The most difficult math problem in the universe, it turns out, is 70 x 7. Perhaps the hardest thing to do in the Christian life is to forgive someone who has hurt you, often badly. But Jesus says the alternative to forgiving one’s enemies is hell. One of the reasons this is hard for us is because we too often assume forgiving a trespasser means allowing an injustice to stand.
Today is my wife’s birthday. She probably wouldn’t want you to know her age, but it’s the time it took the Israelites to get from the Red Sea to the Jordan River. I still remember the first time I heard my now wife’s name, “Maria Hanna,” mentioned in conversation. I had no idea how she would live up to her name. Hannah, after all, was a weeping, trusting woman, who
The words “evangelical” and “fundamentalist” have very little meaning. For some, a “fundamentalist” is anyone who believes in miracles. For others, it necessitates a King James only Bible or a pre-trib Rapture or even a certain sort of public posture. At an American Baptist Churches General Assembly, I’d be considered a hardcore fundamentalist. At a KJV-only independent Baptist Bible camp, I probably wouldn’t be counted. And “evangelical” includes, for some
October 27 is an important date for me. I grew up in Woolmarket Baptist Church, a rural, blue-collar congregation in a small community just north of Biloxi, Mississippi. My grandfather had served as pastor of that congregation and died when I was six years old. I was active in all things related to Woolmarket Baptist Church: Sunday school, training union, Vacation Bible School, Royal Ambassadors, youth choir, youth council. At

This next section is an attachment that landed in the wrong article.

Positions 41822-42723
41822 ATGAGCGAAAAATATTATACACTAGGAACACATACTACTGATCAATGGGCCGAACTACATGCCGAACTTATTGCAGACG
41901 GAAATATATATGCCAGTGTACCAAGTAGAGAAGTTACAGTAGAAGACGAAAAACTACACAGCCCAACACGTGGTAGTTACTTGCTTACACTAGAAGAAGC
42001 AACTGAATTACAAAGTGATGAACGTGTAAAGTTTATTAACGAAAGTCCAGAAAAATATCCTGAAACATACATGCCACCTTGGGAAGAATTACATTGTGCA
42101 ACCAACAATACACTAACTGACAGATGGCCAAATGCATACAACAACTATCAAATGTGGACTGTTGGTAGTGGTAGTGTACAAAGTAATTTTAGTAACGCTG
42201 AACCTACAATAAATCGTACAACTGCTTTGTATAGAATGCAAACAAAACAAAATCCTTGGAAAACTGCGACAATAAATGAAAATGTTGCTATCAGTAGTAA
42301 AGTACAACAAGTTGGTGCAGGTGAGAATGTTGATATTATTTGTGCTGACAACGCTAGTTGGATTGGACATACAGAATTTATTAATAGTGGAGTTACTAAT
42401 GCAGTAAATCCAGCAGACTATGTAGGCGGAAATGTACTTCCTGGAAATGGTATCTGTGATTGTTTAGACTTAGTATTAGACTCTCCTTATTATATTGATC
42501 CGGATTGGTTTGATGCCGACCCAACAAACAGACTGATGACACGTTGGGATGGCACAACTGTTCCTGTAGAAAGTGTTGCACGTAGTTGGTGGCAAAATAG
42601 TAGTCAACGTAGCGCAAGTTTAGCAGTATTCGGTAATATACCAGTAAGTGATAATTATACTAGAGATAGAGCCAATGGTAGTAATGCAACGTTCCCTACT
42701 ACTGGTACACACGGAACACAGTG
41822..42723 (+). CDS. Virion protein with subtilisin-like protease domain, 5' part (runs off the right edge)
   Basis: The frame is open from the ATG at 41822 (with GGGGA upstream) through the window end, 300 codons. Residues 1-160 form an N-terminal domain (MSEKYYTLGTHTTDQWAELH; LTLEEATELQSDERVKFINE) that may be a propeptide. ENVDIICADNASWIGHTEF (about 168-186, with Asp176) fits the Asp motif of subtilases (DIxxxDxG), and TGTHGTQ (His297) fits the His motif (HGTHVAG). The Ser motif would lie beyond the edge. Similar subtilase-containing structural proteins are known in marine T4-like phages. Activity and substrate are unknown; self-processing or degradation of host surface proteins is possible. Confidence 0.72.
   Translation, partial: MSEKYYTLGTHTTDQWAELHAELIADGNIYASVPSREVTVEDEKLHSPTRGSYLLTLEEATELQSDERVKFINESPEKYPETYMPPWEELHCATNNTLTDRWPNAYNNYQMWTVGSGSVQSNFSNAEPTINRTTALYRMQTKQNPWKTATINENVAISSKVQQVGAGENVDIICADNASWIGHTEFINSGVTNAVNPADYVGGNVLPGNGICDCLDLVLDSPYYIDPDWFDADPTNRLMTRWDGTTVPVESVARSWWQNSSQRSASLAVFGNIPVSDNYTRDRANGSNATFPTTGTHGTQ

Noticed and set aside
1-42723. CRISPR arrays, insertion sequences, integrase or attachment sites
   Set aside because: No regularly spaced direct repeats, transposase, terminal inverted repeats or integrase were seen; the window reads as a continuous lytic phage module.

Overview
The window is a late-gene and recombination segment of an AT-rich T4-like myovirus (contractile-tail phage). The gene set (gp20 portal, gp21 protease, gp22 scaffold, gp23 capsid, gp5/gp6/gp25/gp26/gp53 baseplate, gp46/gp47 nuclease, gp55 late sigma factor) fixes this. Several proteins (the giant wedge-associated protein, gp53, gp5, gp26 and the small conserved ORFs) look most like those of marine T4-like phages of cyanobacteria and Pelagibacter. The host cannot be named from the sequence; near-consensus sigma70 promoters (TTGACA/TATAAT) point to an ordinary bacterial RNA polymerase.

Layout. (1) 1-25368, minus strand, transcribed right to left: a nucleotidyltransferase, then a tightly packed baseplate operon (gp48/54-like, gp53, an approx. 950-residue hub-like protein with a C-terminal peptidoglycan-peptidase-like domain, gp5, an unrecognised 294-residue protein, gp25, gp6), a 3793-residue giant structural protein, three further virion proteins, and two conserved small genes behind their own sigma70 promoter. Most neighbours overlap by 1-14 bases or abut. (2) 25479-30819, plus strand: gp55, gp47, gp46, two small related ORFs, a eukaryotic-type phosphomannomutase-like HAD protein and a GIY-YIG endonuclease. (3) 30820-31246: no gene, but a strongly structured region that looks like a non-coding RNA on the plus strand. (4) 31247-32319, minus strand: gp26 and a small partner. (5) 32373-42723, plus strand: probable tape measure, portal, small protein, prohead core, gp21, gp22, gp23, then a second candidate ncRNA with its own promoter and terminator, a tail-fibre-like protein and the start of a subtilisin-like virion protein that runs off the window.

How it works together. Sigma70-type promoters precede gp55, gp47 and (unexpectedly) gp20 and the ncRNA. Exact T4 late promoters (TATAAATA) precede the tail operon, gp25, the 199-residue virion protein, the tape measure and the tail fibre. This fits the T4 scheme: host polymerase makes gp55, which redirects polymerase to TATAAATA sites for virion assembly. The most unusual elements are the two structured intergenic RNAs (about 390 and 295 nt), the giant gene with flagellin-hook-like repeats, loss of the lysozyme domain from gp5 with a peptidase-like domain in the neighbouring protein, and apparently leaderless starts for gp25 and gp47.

Don’t call it a pullback; we’ve been here for years. The recent profile in the Wall Street Journal highlighted a generational change in terms of the way evangelicals approach cultural and political engagement: toward a gospel-centered approach that doesn’t back down on issues of importance, but sees our ultimate mission as one that applies the blood of Christ to the questions of the day. The headline, as is often the
It’s another week and thus another interview with Pope Francis. This one, I’m sorry to say, is more than just confusing. It’s a theological wreck. In an interview with La Repubblica, in response to a question about whether there is a “single vision of good,” the Pope said, “Everyone has his own idea of good and evil and must choose to follow the good and fight evil as he conceives them. That
Russell Moore answers a difficult question from a pastor who wonders how he should approach baptizing an autistic teenager who has expressed genuine saving faith, but has difficulty communicating. How should this impact the baptism experience?